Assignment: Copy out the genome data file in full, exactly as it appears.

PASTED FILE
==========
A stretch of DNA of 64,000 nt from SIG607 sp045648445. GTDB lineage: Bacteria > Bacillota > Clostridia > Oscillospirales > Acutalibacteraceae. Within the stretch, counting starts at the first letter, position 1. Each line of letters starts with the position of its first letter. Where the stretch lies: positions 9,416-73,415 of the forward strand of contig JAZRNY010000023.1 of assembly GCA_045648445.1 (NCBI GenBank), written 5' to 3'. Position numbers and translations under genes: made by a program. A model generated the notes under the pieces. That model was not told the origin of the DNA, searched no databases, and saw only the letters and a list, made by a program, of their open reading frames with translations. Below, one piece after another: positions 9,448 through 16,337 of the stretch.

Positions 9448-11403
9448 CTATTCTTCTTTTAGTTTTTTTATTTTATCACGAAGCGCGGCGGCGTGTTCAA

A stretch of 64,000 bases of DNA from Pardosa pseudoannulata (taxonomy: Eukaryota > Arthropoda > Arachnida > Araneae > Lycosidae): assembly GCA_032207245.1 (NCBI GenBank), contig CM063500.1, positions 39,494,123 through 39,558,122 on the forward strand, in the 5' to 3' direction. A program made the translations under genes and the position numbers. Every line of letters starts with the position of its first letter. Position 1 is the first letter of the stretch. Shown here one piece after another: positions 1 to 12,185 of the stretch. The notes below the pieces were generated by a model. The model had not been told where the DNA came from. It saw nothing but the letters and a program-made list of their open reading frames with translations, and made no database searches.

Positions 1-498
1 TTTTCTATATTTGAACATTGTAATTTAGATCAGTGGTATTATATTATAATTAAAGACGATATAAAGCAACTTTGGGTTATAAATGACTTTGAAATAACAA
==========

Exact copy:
A stretch of DNA of 64,000 nt from SIG607 sp045648445. GTDB lineage: Bacteria > Bacillota > Clostridia > Oscillospirales > Acutalibacteraceae. Within the stretch, counting starts at the first letter, position 1. Each line of letters starts with the position of its first letter. Where the stretch lies: positions 9,416-73,415 of the forward strand of contig JAZRNY010000023.1 of assembly GCA_045648445.1 (NCBI GenBank), written 5' to 3'. Position numbers and translations under genes: made by a program. A model generated the notes under the pieces. That model was not told the origin of the DNA, searched no databases, and saw only the letters and a list, made by a program, of their open reading frames with translations. Below, one piece after another: positions 9,448 through 16,337 of the stretch.

Positions 9448-11403
9448 CTATTCTTCTTTTAGTTTTTTTATTTTATCACGAAGCGCGGCGGCGTGTTCAA

A stretch of 64,000 bases of DNA from Pardosa pseudoannulata (taxonomy: Eukaryota > Arthropoda > Arachnida > Araneae > Lycosidae): assembly GCA_032207245.1 (NCBI GenBank), contig CM063500.1, positions 39,494,123 through 39,558,122 on the forward strand, in the 5' to 3' direction. A program made the translations under genes and the position numbers. Every line of letters starts with the position of its first letter. Position 1 is the first letter of the stretch. Shown here one piece after another: positions 1 to 12,185 of the stretch. The notes below the pieces were generated by a model. The model had not been told where the DNA came from. It saw nothing but the letters and a program-made list of their open reading frames with translations, and made no database searches.

Positions 1-498
1 TTTTCTATATTTGAACATTGTAATTTAGATCAGTGGTATTATATTATAATTAAAGACGATATAAAGCAACTTTGGGTTATAAATGACTTTGAAATAACAA